On a personal level, the first question that comes to mind is what kind of setting do I want? This relatively open-ended question leads itself to a few more questions: has this setting been done before? Nothing says your world has to be 100% original, but there are still numerous concerns springing from this question. If your exact world has been done before, then why not use that setting? If you are set on making your particular world, how do you plan on making it different from other similar settings? When considering your starting point, think about any genres and themes that you envision for your setting. It is one thing to make a world not unlike certain forested moons, it is another to have that same world be not a sci-fi-fantasy and instead opt for a pre-historic struggle for survival against the natural world. At this time, it is not a bad idea to come up with a name for your setting; as you are crafting the identity anyway, it makes things more convenient.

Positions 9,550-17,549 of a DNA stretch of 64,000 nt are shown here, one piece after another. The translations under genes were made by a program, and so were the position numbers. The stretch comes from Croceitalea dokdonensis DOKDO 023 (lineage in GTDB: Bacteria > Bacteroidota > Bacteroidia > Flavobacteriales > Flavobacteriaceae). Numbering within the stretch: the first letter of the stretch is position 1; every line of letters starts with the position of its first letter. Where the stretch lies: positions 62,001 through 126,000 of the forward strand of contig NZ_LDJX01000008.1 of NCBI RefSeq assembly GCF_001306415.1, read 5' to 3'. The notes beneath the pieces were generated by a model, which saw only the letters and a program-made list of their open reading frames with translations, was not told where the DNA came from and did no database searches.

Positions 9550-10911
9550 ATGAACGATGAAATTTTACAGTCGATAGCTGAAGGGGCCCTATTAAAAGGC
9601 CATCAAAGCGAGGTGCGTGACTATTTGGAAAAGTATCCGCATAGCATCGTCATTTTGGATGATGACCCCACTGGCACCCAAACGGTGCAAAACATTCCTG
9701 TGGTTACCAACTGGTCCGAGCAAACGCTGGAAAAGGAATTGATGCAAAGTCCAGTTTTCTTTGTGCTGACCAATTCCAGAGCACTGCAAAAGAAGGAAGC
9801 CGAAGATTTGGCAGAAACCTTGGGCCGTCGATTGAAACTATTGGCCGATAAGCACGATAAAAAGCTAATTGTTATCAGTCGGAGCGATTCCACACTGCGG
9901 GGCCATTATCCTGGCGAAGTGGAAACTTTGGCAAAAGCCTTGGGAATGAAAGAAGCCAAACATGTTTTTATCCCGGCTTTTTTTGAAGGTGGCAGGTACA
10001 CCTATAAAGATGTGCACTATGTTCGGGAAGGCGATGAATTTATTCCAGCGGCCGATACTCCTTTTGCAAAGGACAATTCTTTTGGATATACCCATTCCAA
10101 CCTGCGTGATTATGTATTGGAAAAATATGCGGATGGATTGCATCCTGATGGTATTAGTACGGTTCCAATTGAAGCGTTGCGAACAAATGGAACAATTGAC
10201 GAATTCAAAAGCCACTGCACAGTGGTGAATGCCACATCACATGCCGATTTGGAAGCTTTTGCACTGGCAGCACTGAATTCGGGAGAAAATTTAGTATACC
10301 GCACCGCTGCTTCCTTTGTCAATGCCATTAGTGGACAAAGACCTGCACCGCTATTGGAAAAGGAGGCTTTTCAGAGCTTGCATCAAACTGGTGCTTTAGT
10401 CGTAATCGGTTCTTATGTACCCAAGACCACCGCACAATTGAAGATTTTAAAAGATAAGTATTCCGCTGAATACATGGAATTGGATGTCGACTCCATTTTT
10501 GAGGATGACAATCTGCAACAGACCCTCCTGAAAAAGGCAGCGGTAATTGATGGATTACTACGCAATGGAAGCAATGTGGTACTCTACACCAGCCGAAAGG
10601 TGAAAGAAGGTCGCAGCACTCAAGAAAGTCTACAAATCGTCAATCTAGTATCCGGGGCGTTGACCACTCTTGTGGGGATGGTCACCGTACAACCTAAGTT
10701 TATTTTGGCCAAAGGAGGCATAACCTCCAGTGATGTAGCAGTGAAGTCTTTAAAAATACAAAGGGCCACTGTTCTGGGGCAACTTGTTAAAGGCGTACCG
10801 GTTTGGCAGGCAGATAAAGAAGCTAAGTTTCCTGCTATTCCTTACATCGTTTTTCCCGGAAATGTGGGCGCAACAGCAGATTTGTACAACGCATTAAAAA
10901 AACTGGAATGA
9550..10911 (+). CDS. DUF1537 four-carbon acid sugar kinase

Pictured: Arrakis aka Dune; a desert wasteland.  Yeah, still more valuable than my p.o.s. planet.
Pictured: Arrakis aka Dune; a desert wasteland. Yeah, still more valuable than my p.o.s. planet. | Source

Sample world: MXDK0014α6684i